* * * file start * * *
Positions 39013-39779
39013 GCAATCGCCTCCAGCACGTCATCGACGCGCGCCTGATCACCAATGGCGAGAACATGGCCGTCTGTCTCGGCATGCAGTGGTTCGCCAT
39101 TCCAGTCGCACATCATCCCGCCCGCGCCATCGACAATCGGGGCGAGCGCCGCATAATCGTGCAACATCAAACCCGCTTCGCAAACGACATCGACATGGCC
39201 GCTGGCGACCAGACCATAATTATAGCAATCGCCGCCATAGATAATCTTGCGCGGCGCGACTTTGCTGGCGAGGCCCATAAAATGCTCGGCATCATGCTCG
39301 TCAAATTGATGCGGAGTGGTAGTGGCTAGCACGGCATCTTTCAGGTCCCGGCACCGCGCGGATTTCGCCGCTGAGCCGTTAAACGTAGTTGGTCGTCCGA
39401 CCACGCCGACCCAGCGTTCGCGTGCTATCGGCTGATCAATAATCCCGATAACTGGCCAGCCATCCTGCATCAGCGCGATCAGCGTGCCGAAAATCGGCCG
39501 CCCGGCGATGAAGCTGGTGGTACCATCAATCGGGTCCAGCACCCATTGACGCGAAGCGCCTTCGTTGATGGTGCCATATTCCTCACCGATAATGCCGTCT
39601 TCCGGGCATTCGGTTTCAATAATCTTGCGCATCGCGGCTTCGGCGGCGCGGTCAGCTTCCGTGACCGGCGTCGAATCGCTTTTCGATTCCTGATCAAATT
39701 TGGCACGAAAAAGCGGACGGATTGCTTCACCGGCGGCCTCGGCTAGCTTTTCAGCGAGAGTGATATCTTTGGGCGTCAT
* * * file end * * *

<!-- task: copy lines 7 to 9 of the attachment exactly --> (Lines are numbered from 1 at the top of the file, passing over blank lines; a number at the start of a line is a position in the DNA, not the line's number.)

39501 CCCGGCGATGAAGCTGGTGGTACCATCAATCGGGTCCAGCACCCATTGACGCGAAGCGCCTTCGTTGATGGTGCCATATTCCTCACCGATAATGCCGTCT
39601 TCCGGGCATTCGGTTTCAATAATCTTGCGCATCGCGGCTTCGGCGGCGCGGTCAGCTTCCGTGACCGGCGTCGAATCGCTTTTCGATTCCTGATCAAATT
39701 TGGCACGAAAAAGCGGACGGATTGCTTCACCGGCGGCCTCGGCTAGCTTTTCAGCGAGAGTGATATCTTTGGGCGTCAT